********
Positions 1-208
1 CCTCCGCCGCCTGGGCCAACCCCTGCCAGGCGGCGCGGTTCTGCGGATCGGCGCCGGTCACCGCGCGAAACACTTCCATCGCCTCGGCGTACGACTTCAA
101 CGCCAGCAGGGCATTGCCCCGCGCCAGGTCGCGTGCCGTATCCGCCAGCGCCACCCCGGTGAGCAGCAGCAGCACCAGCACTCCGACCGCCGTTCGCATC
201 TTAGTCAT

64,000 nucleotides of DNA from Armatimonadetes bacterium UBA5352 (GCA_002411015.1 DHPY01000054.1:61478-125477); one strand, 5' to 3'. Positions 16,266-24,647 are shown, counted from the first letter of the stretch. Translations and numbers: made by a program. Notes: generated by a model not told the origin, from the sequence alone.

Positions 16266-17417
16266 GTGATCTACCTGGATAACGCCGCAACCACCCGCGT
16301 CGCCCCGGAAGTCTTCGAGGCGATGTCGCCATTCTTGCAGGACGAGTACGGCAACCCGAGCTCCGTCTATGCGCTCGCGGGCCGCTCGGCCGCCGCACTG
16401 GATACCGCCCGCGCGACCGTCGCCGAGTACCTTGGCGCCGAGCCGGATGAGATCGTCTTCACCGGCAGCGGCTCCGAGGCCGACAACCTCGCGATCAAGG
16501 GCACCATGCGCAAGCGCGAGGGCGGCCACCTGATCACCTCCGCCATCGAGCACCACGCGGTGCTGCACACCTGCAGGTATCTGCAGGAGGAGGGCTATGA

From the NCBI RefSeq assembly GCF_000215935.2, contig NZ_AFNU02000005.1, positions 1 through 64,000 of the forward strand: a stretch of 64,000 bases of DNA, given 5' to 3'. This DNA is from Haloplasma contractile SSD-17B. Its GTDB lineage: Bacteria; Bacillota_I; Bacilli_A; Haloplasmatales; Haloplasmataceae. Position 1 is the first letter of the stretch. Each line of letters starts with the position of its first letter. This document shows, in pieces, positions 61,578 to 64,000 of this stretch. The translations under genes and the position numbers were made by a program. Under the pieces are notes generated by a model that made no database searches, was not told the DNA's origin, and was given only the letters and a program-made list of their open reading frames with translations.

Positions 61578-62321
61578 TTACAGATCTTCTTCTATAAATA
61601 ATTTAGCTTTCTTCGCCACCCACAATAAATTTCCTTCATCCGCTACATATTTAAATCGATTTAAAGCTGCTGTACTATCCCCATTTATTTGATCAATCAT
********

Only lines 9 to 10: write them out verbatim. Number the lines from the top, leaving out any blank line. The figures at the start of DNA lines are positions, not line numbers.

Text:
16401 GATACCGCCCGCGCGACCGTCGCCGAGTACCTTGGCGCCGAGCCGGATGAGATCGTCTTCACCGGCAGCGGCTCCGAGGCCGACAACCTCGCGATCAAGG
16501 GCACCATGCGCAAGCGCGAGGGCGGCCACCTGATCACCTCCGCCATCGAGCACCACGCGGTGCTGCACACCTGCAGGTATCTGCAGGAGGAGGGCTATGA